Why do I say I’m fine when I’m not?
Here’s a strange thing I do. Granted, I do a lot of strange things (I am kind of an oddball), but this particular strange thing has me scratching my head sometimes, and I thought it might be helpful to write about it and maybe even get some feedback from y’all.
If you’re reading this, it’s already obvious that you’re reading the words of someone who spends a big chunk of her life dealing with and writing about living with migraine disease. I’ve kept this blog for many years now, and I am totally open about who I am, what town I live in, and what I do for a living. I write about the ups and downs of living day-to-day with migraine disease, and I am usually quite honest when I am composing blogs for Migraine.com.
Here’s where the confusing part comes in: I can get squirmy and vaguely dishonest when real humans in real life ask me how my migraines are. I can spend a morning waiting for my triptan to work. During lunch, I’ll write a little bit about that day’s episode and how it affected me. And then I’ll go to work in the evening and, when someone asks some variation of, “How are the migraines?” I will say, “Pretty good.” And then try to change the subject.
I don’t always answer in a way that is overly optimistic; I don’t always provide a response that’s aimed at getting the subject changed. But at least a third of the time I will gloss over the ugliness of living with migraine, even when I’m in conversation with someone I know well.
Do I not want to overwhelm loved ones with what a big portion of my life is? Do I not want people to know that this strong, assertive, and confident person before then was throwing up in a garbage can just twenty-four hours ago? Do I not want them to see that I rarely, if ever, feel as if I am functioning at 100%?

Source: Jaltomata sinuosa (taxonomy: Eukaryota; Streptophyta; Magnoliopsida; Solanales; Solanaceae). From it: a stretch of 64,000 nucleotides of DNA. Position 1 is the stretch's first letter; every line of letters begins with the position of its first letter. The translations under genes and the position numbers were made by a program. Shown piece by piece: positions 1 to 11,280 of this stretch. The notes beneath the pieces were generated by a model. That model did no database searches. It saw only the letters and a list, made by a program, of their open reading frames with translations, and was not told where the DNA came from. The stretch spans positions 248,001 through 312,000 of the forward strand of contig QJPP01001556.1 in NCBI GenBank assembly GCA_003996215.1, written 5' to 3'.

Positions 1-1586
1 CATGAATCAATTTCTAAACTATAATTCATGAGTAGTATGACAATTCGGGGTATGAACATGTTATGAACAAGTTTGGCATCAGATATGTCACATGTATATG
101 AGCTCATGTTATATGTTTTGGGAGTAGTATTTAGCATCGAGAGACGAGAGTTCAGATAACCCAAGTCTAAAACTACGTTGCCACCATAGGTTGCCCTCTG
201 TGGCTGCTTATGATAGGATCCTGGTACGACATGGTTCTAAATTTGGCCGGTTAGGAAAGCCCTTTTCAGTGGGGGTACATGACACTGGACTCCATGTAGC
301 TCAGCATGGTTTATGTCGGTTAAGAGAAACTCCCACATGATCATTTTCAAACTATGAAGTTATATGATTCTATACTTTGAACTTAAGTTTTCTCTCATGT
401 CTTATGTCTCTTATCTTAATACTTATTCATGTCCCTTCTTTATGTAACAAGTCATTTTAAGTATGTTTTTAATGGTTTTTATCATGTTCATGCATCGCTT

Or is it something else that compels me to not be more honest about the harsh realities of living with migraine? Do I worry they will worry about me if I tell them how many days this month have been affected by migraine? Do I not want to get into a conversation about the bad aspects of my health when I am actually feeling pretty good? Do I spend so much time writing about migraine that I want to avoid talking about it?
I honestly don’t know why I do this, and I am not entirely sure it’s a problem. At some point or another, my loved ones find out just how severe a particular bout of migraine is. My partner, my sister, and my employees (who are also friends) witness firsthand what it’s like for me to be ill, and I’m a little more straightforward with them. But what about those other friends, people I trust and love, who aren’t getting the real answer?
Is it okay to gloss over the facts? Are you honest about your life with migraine when people ask how you’re doing? What happens when you’re not entirely truthful? And what happens when you are?
Have you taken our Migraine In America Survey yet?